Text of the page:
The Great Schism occurred on July 16, 1054. It permanently alienated the Eastern Orthodox Churches from the western Roman Catholic Church. What were the issues? Sadly, they were trivial—whether to use leaven or unleavened bread at the Lord’s Supper, whether pastors could wear beards, and whether Christians should fast on Saturdays during Lent. The most serious theological issue was whether the Holy Spirit was sent by the Father or by the Father and the Son.

One of the most harmful divisions in church history could have been avoided had those involved known how to triage doctrinal issues. Triaging is the ability to sort the crucial from the important-but-not-crucial beliefs, holding fast to the first while giving liberty with regards to the latter.

One of the problems with providing theological liberty, and its opposite, holding fast to crucial doctrines, is that they can both be abused. Sometimes the church holds fast, dividing over issues that shouldn’t separate us. The Great Schism is a good example. At other times we give too much liberty and don’t separate when we should.

For example, in 1994 a group of Roman Catholic and Evangelicals signed a document to promote Christian unity. It was titled, Evangelicals and Catholics Together, (ECT), and some of its key signatories were J. I. Packer and Charles Colson.

Although ECT’s goal was admirable, it failed to address the main issues that had divided Protestants and Catholics since the Reformation—Justification by Faith Alone and a related issue, the imputation of Christ’s righteousness. I have tremendous respect for Packer and Colson, but in this pursuit of unity they erred, and if men this solid can error, so can we.

Unity and Division?

Unity is a worthy goal. Jesus prayed, “That they may all be one, just as you, Father, are in me, and I in you, that they also may be in us, so that the world may believe that you have sent me” (John 17:20–21).[i]  But Paul recognized appropriate times for division. “For there must be factions among you,” wrote Paul, “in order that those who are genuine among you may be recognized” (1st Corinthians 11:19).[ii]

So, sometimes division is sinful, and at other times unity is sinful. Sometimes unity is virtuous. At other times it is sinful. How do we know when to unify and when to divide? The ability to apply theological triage is the crucial tool that answers that question. 

Theological Triage

I shattered my left elbow in a bicycle accident. Because it was Memorial Day weekend the emergency room was packed. Drug addicts coming off highs, heart trouble, lacerations, and broken bones filled the waiting room. There were more patients than they could possibly treat. So, the intake nurse carefully triaged the waiting room. She admitted those with life threatening issues first making the less serious patients wait. I loaded up on Ibuprofen and sat patiently.

Theological triage works the same way. It equips us to sort the crucial doctrines from the trivial, the doctrines that we cannot compromise, (Justification by Faith Alone or sexual ethics), from those that don’t matter (beards). Personally, I have found that understanding and applying the gospel has been intensely helpful here. Many have found it helpful to triage doctrinal issues into three levels. We stand immovable on level-one issues, while giving liberty on the other two.

Level One Triage

The failure to believe level-one doctrines either compromises the gospel or compromises essential biblical ethics. These are examples of the “first things” Paul references in 1st Corinthians 15:3. We do not give Believers liberty on these issues. Should someone reject these they should be placed under church discipline. It is appropriate to divide from individuals, local churches, or denominations over these issues.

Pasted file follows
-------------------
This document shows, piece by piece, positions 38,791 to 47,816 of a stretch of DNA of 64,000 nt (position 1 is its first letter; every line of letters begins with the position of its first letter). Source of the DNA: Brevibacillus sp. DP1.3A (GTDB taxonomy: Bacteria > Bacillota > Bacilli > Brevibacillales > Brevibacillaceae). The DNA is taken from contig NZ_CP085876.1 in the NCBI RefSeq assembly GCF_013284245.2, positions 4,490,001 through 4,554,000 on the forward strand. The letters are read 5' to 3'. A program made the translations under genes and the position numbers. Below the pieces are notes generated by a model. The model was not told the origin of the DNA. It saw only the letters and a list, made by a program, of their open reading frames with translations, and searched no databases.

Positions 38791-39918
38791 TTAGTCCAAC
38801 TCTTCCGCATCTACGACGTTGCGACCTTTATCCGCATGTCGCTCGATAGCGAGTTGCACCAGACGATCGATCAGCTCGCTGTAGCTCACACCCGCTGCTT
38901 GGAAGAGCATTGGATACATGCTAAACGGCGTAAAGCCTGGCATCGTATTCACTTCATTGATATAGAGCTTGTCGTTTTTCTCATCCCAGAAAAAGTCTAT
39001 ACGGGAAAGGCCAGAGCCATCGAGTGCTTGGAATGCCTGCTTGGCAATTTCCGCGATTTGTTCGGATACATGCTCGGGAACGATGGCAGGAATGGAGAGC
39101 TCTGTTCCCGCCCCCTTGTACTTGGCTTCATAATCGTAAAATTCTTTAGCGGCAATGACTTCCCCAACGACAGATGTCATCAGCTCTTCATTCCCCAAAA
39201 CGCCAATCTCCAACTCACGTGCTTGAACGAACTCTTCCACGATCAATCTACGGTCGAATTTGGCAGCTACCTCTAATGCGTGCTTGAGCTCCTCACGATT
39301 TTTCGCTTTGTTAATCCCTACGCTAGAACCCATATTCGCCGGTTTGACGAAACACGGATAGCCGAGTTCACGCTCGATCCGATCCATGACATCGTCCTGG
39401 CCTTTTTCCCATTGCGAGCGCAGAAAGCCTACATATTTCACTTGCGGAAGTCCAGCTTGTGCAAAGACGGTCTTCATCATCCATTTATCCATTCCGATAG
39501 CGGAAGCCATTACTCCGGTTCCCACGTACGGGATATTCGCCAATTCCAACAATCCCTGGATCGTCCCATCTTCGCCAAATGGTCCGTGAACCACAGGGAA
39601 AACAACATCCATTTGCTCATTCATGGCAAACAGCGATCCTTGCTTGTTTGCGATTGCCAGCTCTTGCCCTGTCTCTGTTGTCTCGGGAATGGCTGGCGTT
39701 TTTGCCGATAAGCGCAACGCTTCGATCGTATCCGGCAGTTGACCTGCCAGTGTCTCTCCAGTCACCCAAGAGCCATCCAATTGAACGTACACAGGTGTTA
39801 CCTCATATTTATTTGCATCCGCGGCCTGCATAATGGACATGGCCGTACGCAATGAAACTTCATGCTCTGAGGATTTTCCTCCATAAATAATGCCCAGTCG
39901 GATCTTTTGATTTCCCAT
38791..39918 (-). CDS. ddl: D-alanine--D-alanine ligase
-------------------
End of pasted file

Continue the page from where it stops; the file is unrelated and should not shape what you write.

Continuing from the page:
Here are my non-negotiables. Your list may differ slightly, but the important point is that we are asking this question: What are the fundamentals without which we do not have the gospel or Christian ethics?

  • The Bible: Is it inerrant and trustworthy, or is it full of mistakes? Is it the Word of God or does it just contain the Word of God?
  • Creation Ex-nihilo: Did God created space, time, and matter by His word out of nothing?
  • The Trinity: There is one God existing in three persons. This implies the full deity and humanity of Christ.
  • The Incarnation: God came to earth and took on human flesh.
  • Original Sin: All men are born with a sinful nature which they inherit from Adam and which alienates them from God.
  • The Cross: God forgives sin because Jesus died on the cross, in our place, absorbing the wrath that we deserve so that we can experience the reward that He deserves.
  • Justification by Faith Alone: We are not saved by our works. We are saved by faith in Christ’s works. This faith includes repentance from all known sin.
  • The Resurrection: Jesus rose from the grave bodily on the third day. Someday He will also raise our bodies.
  • Eschatology: Christ will someday return bodily to judge the living and the dead.
  • Holy Sexuality: Adultery, fornication, pornography, homosexual acts, bestiality, pedophilia, incest, same-sex-marriage, and sexual transitions are fundamentally sinful and disordered. We do not give liberty here.
  • Abortion (Murder): It is the sinful taking of human life.

This means that you should leave a denomination or church that quits believing these truths. For example, the 19th century theologian, Nathaniel W. Taylor, was the first head of Yale’s Divinity School. Although trained by Jonathan Edwards’ grandson, Timothy Dwight, Taylor eventually rejected Original Sin and the doctrine of Imputation. Labelled New Haven Theology, his teaching ultimately split the Presbyterian denomination in the U.S. We rightfully hate denominational splits, but in this case the split pleased God. Taylor and his followers rejected level-one doctrines.

Triage Level-Two